Bishops outline health care goals


Bishops representing three committees of the U.S. Conference of Catholic Bishops submitted a letter on health care reform Sept. 30 to members of the U.S. Senate. Excerpts are published below:

At their core, health care choices are not just political, technical, or economic, but also moral. This legislation is about life and death, who can take their children to the doctor and who cannot, who can afford decent health care coverage and who are left to fend for themselves. Health care reform especially needs to protect those at the beginning of life and at its end, the most vulnerable and the voiceless.

The Catholic community brings unique experience to this discussion. Our hospitals, clinics, and long-term care facilities provide quality health care to millions. Our dioceses, institutions, and ministries purchase health care for many thousands of employees and their families. Our emergency rooms, shelters, clinics, and charities pick up the pieces of a failing health care system. Our Catholic moral tradition teaches that health care is a basic human right, essential to protecting human life and dignity. These moral principles and our everyday experience lead us to work for three central priorities for health care reform.

1. Support long overdue health care reform that covers all people and protects the life, dignity and health of all. Health care reform that meets this standard is an important national priority and moral imperative. Reform should make quality health care affordable and accessible to everyone.


2. Support a fair and just health care reform bill that excludes mandated coverage for abortion, and upholds longstanding laws that restrict abortion funding and protect conscience rights. No one should be required to pay for or participate in abortion. It is essential to clearly include longstanding and widely supported federal restrictions on abortion funding/mandates and protections for rights of conscience.

3. Support effective measures to safeguard the health of immigrants, their children and all of society. Maintain an adequate safety net for those who remain uncovered. Eliminate the five-year waiting period banning immigrants lawfully residing in the United States from enrolling in Medicaid. Do not impose barriers on immigrants seeking to obtain private health care coverage.

The following criteria need special attention as Congress moves forward with health care reform.

• Respect for life and dignity. No health care reform plan should use federal dollars for abortion, or compel people to pay for or be involved in other people’s abortions. Longstanding federal laws governing other major health programs, including the health insurance program for federal employees, prevent federal funds from being used for abortions or to help purchase benefits packages that include abortions.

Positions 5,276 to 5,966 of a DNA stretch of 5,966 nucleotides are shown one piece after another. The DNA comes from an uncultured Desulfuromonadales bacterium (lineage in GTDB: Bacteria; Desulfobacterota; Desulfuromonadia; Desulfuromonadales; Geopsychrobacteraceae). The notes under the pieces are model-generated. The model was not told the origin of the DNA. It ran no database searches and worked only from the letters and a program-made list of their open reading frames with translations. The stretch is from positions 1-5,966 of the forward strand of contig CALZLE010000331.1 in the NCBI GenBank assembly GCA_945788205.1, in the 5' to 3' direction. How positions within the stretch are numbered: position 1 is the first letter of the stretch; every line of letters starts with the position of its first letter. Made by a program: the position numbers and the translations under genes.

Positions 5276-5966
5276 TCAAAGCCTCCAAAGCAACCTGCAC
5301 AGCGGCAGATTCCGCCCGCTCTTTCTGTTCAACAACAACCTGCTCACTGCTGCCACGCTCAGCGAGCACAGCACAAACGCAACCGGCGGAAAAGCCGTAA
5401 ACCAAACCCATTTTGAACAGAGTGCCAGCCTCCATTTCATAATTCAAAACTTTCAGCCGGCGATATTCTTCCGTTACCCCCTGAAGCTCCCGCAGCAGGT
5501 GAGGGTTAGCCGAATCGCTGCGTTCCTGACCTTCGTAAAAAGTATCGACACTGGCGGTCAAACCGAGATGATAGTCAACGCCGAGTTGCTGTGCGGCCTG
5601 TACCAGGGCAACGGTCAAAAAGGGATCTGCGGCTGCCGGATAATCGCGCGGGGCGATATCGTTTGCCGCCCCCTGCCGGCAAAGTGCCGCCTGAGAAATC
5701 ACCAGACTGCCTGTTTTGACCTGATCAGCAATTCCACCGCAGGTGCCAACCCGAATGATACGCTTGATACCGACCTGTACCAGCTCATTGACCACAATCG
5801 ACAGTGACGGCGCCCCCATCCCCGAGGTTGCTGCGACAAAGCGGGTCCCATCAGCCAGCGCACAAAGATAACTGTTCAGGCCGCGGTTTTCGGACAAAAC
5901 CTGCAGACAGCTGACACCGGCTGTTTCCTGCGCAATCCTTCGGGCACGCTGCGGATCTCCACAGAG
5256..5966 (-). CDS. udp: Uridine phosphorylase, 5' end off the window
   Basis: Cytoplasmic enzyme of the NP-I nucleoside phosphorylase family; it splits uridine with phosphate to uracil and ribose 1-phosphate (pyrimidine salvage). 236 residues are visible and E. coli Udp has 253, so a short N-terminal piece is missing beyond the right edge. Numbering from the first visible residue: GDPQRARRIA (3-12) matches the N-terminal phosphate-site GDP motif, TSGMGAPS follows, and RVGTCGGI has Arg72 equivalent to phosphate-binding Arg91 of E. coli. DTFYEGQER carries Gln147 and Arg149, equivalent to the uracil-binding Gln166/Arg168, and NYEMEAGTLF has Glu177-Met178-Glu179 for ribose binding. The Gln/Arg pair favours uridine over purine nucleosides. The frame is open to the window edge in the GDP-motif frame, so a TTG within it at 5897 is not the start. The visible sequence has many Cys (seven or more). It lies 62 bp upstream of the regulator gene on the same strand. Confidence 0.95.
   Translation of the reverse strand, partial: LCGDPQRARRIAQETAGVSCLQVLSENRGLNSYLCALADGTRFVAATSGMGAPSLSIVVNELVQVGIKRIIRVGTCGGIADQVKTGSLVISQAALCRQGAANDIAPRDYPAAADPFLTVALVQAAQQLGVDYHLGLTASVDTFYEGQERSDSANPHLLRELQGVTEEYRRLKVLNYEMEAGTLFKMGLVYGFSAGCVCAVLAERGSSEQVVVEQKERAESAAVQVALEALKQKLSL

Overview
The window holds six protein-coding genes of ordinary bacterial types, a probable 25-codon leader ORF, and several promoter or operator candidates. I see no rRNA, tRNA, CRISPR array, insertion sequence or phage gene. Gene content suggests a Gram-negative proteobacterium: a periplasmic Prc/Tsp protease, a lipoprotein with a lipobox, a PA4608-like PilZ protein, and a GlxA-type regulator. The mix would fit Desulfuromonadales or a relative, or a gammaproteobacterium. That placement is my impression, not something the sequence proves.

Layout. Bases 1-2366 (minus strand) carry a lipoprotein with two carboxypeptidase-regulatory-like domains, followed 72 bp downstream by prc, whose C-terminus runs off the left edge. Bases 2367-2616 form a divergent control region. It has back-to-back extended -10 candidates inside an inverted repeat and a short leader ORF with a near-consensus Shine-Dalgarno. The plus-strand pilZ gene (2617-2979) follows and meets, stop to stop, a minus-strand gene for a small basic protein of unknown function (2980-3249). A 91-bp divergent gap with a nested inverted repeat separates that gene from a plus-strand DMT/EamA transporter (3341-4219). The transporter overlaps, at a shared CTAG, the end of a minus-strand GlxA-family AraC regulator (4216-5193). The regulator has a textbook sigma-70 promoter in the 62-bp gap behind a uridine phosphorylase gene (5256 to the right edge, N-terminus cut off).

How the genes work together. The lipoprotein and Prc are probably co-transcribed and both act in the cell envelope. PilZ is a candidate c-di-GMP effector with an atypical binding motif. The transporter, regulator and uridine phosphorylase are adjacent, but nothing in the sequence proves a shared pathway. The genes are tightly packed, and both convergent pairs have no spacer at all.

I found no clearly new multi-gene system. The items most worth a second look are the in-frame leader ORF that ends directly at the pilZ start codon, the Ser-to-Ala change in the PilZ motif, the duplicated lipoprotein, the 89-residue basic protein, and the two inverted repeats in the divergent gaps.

The Weldon amendment to the Labor/HHS appropriations act, approved by Congress each year since 2004, forbids any federal agency or program, and any state or local government receiving federal funds under the Act, to discriminate against individual or institutional health care providers or insurers because they decline to provide, pay for, provide coverage of, or refer for abortion.

So far, the health reform bills considered in committee, including the new Senate Finance Committee bill, have not met President Obama’s challenge of barring use of federal dollars for abortion and maintaining current conscience laws.

• Affordability.  Reform efforts must begin with the principle that decent health care is not a privilege, but a right and a requirement to protect the life and dignity of every person.

Many lower-income families simply lack the resources to meet their health care expenses. For these families, significant premiums and cost-sharing charges can serve as barriers to obtaining coverage or seeing a doctor. The affordability provisions in the proposed Senate Finance Committee plan would impose financial burdens on low-income and moderate-income families and those families with significant and chronic illnesses.

We urge Congress to limit premiums or to exempt families earning less than 200 percent of the federal poverty level from monthly premiums. We also recommend limiting co-payments and other costs which could discourage needed care. We support the increase in eligibility levels in Medicaid to no less than 133 percent of the federal poverty level for all citizens and immigrants residing lawfully in the United States. Congress should incentivize employers to provide health care to their employees.

• Inclusion of immigrants. We urge Congress to ensure sufficient funding for safety-net clinics, hospitals, and other providers serving those who will continue to fall through the cracks of a reformed system.

(The letter was signed by: Bishop William Murphy, Cardinal Justin Rigali and Bishop John Wester.)

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